Such a desertion was too sadly seen, at the end of that parliament of Edward the Second, where the two Spencers were banished, and the tragical effects that followed, when the King found so great a party, both of clergy and laity, as inabled him to call home again his banished favourites; and proved fatal to so many parliamentary lords, as the like execution of nobility had never before been seen in England; over whose graves the people afterwards wept, when it was too late, and
proceeded further in their revenge, than became the duty and allegiance of subjects.
It is, therefore, a great misfortune to England, and almost a certain calamity, when the distempers of government have been let grow so long, as that, for their cure, they must need a long parliament: For there are no ways, how just, how moderate soever, they be, which that great council can take, if they go far enough, to make the cure, but will provoke, either by the means, or the length of them, the prince's impatience, or the people's inconstancy.
For the first, the delinquents must needs be many and great, and those employed, and perchance highly favoured by him; besides, the reflexion which is made upon his judgment, by their sufferings; and that will be one reason of his impatience.
Another is, that many prerogatives which were not indeed inherent in the crown, but so thought by the prince, and by him, and his bad counsel, long abused, to the prejudice of the people, with some seeming advantage to him, though, well weighed, they brought none, are then, after a long sufferance, called in question.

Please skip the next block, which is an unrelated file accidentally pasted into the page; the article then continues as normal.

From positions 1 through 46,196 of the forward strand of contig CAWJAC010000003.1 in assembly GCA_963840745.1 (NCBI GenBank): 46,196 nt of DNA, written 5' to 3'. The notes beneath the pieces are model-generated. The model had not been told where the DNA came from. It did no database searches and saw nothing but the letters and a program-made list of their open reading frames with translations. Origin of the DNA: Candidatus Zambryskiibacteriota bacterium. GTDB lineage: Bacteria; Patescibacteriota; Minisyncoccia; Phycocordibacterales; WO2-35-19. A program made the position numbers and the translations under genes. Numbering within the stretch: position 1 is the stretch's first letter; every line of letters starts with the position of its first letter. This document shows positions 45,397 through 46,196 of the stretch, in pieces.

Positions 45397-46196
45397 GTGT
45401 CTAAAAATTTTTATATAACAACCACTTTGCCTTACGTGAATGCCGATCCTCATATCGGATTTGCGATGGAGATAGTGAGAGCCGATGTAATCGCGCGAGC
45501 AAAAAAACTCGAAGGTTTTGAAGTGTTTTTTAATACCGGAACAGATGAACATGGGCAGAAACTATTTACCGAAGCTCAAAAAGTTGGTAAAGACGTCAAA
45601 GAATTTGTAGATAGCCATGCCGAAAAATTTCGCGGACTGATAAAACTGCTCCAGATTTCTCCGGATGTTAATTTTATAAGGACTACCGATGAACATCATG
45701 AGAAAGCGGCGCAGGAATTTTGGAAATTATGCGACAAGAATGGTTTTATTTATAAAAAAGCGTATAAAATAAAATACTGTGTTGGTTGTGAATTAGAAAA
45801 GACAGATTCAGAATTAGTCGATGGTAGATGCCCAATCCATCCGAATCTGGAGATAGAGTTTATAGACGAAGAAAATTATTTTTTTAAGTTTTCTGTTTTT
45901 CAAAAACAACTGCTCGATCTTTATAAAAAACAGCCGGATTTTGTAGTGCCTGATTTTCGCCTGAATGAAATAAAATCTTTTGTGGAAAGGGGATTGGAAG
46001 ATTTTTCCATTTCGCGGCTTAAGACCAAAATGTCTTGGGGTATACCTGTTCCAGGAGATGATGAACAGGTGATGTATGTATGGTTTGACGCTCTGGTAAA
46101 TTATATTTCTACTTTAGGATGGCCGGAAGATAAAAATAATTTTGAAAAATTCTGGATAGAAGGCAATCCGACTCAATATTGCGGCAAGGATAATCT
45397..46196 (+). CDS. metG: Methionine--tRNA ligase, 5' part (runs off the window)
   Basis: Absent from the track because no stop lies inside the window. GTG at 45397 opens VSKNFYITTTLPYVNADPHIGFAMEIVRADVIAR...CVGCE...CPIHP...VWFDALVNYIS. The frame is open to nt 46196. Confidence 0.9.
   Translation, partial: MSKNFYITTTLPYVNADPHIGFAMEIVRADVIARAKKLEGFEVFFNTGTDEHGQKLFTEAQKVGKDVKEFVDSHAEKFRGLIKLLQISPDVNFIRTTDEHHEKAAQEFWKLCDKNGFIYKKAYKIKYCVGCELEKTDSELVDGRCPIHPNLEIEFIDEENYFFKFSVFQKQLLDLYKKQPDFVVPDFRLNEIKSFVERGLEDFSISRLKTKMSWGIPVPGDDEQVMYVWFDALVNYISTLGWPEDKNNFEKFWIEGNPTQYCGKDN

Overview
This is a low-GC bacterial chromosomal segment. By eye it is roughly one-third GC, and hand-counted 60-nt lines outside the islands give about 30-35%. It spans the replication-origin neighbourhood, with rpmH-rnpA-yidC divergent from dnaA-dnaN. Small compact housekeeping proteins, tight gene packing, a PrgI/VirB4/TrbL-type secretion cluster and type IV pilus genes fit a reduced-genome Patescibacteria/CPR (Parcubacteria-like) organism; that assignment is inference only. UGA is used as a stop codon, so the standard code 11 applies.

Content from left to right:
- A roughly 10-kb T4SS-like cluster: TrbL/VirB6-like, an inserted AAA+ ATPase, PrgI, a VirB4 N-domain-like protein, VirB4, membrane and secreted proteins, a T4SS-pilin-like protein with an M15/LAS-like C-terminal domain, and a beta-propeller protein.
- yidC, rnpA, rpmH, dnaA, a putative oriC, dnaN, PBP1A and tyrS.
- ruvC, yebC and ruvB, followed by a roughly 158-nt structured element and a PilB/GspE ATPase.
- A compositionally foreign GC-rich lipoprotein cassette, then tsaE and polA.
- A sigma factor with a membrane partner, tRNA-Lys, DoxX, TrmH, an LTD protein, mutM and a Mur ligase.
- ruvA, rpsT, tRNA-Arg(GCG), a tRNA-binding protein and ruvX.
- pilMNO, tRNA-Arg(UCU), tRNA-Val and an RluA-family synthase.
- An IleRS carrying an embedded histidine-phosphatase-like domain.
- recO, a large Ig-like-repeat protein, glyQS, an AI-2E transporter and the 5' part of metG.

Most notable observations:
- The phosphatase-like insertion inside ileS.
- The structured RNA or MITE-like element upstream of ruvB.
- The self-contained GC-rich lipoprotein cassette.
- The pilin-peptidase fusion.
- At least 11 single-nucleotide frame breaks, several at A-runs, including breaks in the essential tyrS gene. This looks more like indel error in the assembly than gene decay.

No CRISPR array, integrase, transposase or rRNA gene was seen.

For the people are used to intrust kind princes with many of their own rights and privileges, and never call for them again, till they have been extremely abused. But, at such a time to make all clear, after so long a reckoning (and those long reckonings of state being commonly fatal; for parliaments have seldom been discontinued, but by such princes whose governments, in the interim, have been very illegal) they usually question so much, as that the prince thinks himself hardly dealt withal; such a prince, as we spoke of, who not bad in himself, but long misled by wicked counsel, was not enough sensible of the injuries he had done.
The second obstacle, that such parliaments may find, is the people's inconstancy; and what age is not full of such examples, which before we name, let us consider whether there be any reason for it? perchance may be one, that the people naturally are lovers of novelty, affecting, with greediness, every change; and again loathing it, when it ceases to be a novelty. Long discontinued and reforming parliaments seem to carry the face of a change of government; and those things may then happen, which do in the shift of princes, that some people, may, for a while, flatter themselves with new and strange hopes, that prove frustrate; or else with quicker redresses of inconvenience, than the great concurrence of so many weighty businesses can possibly admit, how industrious soever that great council be, distracted with so great a variety; and the people, after some time spent, grow weary again of what before they so long had wished to see. Besides, the people are more and more poisoned daily by the discourses of the friends, kindred, and retainers to so many great delinquents, as must needs be at such a parliament: who, though they be no considerable party, in respect of the whole commonwealth, yet ply their particular interests with more eagerness, than most do the publick. They subtly persuade the people, that whatsoever the parliament does against those great delinquents is aimed against the King's honour, and that he is wounded through their sides. And this opinion is somewhat furthered, when the